In September 2004 I traveled to the Netherlands with two of my grandchildren, Jim and Arianne, to commemorate the 60th anniversary of Dutch liberation during World War II. We had been invited by the Dutch Historical Group to participate in the commemoration because my brother Evan, a co-pilot of a B-24 bomber, had died while helping with the liberation in 1944.
While there we traveled to Hommersum, just over the border into Germany, to attend a ceremony dedicating a plaque where my brother’s plane had crashed. Father Gerard Thuring, one of the event organizers, and I spoke during the ceremony, after which 17-year-old Arianne sang the U.S. national anthem, “The Star-Spangled Banner,” and Jim, 15, helped raise the U.S. flag.
Afterward I told Father Thuring that we would like to attend the special liberation Mass the following day at his church in Oosterhaus. He welcomed our interest and invited us to attend. I then summoned the courage to suggest that Arianne, with whom I had consulted earlier, would be willing to sing at the meeting.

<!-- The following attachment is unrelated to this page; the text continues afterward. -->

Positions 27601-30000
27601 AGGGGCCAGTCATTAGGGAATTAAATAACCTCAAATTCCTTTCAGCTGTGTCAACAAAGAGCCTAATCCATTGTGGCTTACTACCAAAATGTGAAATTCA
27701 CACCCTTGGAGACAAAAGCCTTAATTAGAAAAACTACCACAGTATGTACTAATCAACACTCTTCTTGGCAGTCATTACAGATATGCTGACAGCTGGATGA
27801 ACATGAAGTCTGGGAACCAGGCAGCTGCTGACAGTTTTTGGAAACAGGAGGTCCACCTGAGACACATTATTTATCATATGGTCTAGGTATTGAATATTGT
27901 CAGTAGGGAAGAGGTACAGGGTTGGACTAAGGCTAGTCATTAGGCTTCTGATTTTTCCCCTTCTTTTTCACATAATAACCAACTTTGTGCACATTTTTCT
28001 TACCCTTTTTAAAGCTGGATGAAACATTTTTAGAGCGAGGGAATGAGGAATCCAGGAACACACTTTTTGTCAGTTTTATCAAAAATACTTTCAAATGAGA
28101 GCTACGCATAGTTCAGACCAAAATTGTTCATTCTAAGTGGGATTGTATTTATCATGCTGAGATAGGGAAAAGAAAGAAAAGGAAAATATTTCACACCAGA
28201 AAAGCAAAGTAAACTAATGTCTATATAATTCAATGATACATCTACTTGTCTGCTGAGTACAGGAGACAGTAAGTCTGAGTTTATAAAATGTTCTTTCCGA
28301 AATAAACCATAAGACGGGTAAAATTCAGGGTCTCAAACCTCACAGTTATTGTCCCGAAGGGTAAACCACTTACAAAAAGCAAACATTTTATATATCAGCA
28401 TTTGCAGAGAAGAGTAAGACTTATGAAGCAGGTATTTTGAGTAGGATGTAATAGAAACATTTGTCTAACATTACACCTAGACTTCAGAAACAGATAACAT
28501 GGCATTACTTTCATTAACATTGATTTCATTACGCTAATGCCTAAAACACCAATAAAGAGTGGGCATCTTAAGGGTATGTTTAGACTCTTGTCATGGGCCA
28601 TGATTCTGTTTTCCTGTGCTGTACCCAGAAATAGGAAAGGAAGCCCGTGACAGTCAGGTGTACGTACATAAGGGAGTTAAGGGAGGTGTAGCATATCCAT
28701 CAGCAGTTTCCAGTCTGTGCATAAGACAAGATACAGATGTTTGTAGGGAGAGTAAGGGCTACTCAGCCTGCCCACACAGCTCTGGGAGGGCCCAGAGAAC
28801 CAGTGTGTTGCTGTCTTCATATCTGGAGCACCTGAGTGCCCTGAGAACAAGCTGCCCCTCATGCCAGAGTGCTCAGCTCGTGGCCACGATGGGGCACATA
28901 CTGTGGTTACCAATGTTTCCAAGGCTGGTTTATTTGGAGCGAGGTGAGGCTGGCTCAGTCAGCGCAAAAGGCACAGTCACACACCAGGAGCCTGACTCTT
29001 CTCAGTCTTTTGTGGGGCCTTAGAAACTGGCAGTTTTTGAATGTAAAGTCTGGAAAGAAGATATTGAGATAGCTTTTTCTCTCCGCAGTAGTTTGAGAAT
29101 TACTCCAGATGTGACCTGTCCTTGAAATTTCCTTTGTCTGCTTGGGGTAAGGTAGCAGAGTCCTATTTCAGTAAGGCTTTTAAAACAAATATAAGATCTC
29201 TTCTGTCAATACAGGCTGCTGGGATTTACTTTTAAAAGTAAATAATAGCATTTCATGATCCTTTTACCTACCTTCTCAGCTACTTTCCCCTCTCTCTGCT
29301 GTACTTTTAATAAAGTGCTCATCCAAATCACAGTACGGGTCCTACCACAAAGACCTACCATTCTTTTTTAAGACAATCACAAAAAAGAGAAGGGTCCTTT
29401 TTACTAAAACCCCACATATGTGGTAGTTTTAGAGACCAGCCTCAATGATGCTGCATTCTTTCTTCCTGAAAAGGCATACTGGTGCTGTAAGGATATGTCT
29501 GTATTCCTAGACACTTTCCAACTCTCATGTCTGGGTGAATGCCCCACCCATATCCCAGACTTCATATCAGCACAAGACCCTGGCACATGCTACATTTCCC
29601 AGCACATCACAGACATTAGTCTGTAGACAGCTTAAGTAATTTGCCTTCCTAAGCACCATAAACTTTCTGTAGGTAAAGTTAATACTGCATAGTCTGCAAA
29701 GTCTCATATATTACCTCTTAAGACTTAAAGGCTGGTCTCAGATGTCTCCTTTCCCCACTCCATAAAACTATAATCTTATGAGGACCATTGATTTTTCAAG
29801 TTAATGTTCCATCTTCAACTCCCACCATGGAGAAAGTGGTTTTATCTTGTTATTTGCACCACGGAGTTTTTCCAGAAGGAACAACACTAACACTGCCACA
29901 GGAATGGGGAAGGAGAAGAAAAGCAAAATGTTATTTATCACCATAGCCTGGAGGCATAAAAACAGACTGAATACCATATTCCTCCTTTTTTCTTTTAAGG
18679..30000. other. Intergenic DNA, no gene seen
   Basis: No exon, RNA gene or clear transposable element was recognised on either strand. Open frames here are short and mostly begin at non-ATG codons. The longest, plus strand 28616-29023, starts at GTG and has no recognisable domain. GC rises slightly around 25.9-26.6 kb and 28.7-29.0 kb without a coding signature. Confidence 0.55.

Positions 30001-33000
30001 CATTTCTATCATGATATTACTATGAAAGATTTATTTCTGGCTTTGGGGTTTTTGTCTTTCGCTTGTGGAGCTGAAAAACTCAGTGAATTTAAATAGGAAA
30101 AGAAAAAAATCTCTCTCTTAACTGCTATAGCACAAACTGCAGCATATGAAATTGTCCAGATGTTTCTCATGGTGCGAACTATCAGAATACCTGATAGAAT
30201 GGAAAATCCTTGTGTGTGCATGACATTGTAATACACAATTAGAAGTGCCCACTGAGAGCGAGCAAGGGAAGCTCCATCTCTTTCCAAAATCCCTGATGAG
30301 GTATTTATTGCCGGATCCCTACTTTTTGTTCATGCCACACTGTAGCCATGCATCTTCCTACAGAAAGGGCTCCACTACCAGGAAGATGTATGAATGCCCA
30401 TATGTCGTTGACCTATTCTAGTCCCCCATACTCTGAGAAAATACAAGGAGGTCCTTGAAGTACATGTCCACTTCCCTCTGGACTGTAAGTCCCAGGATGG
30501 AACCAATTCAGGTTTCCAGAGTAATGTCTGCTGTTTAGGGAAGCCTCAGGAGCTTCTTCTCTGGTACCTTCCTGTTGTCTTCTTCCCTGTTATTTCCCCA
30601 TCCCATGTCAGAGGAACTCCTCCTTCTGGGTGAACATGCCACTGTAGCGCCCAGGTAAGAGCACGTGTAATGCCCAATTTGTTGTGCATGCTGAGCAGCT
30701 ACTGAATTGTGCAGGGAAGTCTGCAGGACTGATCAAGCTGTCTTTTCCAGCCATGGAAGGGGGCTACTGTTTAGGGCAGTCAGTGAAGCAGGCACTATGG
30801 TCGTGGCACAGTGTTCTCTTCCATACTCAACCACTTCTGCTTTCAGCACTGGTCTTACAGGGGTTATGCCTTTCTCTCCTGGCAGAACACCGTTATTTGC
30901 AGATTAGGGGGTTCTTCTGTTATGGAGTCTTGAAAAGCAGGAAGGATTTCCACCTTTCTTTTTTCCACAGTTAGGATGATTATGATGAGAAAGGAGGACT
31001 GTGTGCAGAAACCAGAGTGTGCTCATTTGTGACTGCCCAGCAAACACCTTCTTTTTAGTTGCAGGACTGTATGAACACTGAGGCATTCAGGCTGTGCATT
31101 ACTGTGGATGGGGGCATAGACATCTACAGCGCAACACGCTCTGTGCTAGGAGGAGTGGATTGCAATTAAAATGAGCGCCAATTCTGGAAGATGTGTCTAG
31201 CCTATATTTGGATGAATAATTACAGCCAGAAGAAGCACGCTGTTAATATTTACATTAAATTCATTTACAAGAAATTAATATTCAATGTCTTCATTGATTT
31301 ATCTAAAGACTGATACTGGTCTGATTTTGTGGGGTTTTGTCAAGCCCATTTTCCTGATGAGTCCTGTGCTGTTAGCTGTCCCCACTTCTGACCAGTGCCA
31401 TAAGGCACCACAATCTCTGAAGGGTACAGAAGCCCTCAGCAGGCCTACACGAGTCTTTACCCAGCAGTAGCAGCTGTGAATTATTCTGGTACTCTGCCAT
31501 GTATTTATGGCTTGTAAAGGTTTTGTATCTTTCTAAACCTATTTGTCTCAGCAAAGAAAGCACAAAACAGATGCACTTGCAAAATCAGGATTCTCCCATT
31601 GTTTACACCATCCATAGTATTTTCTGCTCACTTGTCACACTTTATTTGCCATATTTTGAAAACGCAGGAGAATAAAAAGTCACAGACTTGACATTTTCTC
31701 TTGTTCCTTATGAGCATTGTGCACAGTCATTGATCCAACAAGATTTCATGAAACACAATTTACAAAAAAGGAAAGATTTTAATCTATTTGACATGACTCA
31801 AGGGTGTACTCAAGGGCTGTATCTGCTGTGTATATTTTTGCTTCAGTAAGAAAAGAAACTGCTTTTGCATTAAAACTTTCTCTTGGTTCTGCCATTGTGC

Surprised, he asked, “What will she sing?”
“ ‘I Am a Child of God,’ ”1 I told him.
This good and kind man thought for a moment and then said, “We are all children of God. Let’s do it.”
When we arrived for the liberation Mass early the next morning, the church was full. Partway through the program, Father Thuring invited Arianne to come up and sing. After escorting her to the front, he said, “We will now hear a song from a Mormon girl from Utah.”
Without the benefit of music or accompaniment, Arianne began. As her voice echoed from the church’s high ceilings, tears began to flow as parishioners comprehended the hymn’s comforting message.
At the close of the meeting, many in the congregation expressed appreciation and love to Arianne for singing the hymn. The experience was a powerful reminder that all of us—regardless of race, religion, or language—are children of God.